Why do so many local households rely on this food distribution when people can just apply for what most of us still refer to as “food stamps”? Because, according to the Department of Children and Families, the 3SQUARESVT allotment for a family averages roughly $7.60 a day. Carey says, “That alone is not enough to feed a whole family.” More than 13,000 Vermonters over age 60 rely on 3SQUARESVT benefits, too. (3SQUARESVT is Vermont’s federally supported program for helping to fight hunger, and it is income based. For example, a family of four with an annual income of less than $44,868 could be eligible for benefits.)
Carey looks up at the wooden and wire shelves that are almost as high as the ceiling and says, “The one issue I deal with in here every day is space. We need more space.” She glances at the wide door that leads to the concrete loading area, and adds, “If we had the money, maybe we could build an addition out there.” But that’s not her biggest wish. Deb Moser, chair of the Community Food Cupboard’s board, and Martha Carey both share the same desire. If they could change one thing it would be that whatever stigma people have about asking us for food the first time or about continuing to receive food would magically vanish. Moser says, “I see every one of the people we serve and each time I realize that this could be any of us at any time. We each feel that and so we want to do everything we can for them.”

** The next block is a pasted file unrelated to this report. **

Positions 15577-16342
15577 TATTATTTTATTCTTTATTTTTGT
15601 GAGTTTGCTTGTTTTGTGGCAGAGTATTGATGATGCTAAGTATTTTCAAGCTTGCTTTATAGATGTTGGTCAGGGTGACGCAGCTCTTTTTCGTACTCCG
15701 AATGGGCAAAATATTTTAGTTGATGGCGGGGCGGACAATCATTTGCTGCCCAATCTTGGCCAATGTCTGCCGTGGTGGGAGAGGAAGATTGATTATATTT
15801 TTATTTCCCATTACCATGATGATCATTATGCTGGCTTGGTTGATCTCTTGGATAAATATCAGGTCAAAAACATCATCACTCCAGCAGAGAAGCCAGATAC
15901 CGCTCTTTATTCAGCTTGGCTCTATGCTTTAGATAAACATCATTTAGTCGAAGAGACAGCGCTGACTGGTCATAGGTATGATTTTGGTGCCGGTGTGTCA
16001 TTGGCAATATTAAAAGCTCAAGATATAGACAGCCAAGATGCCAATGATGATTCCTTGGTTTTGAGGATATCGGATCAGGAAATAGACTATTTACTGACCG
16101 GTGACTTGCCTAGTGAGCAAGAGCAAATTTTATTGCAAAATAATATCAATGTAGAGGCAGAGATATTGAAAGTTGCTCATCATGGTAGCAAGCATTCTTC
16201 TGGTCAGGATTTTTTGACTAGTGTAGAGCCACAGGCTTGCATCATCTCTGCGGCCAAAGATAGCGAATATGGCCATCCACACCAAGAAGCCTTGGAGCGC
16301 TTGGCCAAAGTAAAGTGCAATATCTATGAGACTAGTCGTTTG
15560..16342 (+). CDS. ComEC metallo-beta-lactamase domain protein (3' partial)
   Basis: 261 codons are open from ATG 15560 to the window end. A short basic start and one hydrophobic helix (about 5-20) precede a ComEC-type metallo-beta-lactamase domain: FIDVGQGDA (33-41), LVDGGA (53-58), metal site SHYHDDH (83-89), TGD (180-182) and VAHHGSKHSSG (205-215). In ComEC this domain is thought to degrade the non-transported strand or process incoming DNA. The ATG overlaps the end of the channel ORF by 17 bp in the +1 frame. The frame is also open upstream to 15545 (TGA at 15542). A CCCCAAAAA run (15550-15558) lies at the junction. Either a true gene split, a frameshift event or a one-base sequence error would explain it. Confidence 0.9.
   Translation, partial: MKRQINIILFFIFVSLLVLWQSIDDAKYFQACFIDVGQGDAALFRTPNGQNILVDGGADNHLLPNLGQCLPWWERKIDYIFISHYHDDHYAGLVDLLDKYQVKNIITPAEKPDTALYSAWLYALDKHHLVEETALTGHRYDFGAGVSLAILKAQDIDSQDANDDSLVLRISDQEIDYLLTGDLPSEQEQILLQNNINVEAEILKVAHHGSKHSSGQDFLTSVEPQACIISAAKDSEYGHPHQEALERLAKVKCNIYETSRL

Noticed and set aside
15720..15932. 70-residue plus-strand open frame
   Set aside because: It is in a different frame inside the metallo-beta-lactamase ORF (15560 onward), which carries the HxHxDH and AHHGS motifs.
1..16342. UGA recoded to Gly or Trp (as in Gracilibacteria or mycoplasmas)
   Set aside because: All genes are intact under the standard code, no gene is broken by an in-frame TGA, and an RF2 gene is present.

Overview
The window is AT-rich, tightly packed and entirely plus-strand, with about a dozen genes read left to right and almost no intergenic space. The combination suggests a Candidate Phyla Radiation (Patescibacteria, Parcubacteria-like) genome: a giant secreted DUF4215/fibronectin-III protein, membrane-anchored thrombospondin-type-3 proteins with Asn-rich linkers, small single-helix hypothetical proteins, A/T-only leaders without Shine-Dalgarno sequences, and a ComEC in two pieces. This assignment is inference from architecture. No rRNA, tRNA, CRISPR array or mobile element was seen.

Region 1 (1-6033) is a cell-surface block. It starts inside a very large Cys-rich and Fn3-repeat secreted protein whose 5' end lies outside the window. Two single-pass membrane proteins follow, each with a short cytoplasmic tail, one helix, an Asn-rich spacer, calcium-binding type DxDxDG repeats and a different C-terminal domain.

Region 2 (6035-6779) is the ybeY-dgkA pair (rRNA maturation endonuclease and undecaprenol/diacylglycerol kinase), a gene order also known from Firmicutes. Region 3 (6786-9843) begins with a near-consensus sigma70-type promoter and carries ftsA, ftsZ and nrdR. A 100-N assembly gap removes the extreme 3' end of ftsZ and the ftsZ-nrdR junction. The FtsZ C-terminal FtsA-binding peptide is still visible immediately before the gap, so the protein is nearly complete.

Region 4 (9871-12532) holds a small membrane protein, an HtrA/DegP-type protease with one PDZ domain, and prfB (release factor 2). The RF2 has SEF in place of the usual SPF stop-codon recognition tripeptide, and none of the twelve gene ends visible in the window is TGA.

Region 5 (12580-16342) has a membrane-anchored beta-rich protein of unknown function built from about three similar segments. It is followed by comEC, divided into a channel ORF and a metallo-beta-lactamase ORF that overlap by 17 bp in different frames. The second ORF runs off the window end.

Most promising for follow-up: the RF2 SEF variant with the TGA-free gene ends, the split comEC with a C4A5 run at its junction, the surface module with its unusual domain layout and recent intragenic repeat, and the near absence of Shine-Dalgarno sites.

The Community Food Cupboard is prohibited from discriminating based on race, color, national origin, sex, religious creed, disability, age, political beliefs, or reprisal or retaliation for prior civil rights activity for any program or activity conducted or funded by the U.S. Department of Agriculture.
The Community Food Cupboard is at the Manchester Center Town Office Building, 6039 Main Street, Manchester Center. Food is distributed on Wednesdays from 2 until 4pm, Thursdays from 10am to 12pm, and the same day again from 2 to 4pm. First-time clients are asked to sign a one-page form if they plan to come on a regular basis. To learn more about this program as a client, food donor, cash contributor, or as a volunteer helper, call 802-362-0057.
STR-E-E-ETCHING A DOLLAR
A recurring gift of $40 enables the local food cupboard to give a family of four nutritious meals every day for an entire month. Visit www.communityfoodcupboard.org to set up an automatic donation schedule monthly or annually. Retro idea—write an old-fashioned check and stick it in a holiday greeting card addressed to CFC, P.O. Box 864, Manchester Center, VT 05255.
The Vermont Food Bank
“Rural poverty looks a lot different than it does on the streets of New York City,” says Judith Stermer, director of communications and public affairs for the Vermont Foodbank. “In Vermont, it’s far more hidden than other social issues, but it is big, and growing. We know that one in four residents in the state relies on a food shelf or meal site at some point throughout the year.” The true scope of the effort that the Vermont Foodbank makes is in the numbers: The food they provide reaches some 153,000 people annually. The food they distribute totals more than 11 million pounds a year and goes to 225 food shelves and meal sites statewide. Stermer says, “We all have a role to play in preventing hunger in Vermont. We can all do something.” The best way to know what to do is to subscribe to the Vermont Foodbank’s free quarterly newsletter. Call 1-800-585-2265, or get on the mailing list at www.vtfoodbank.org.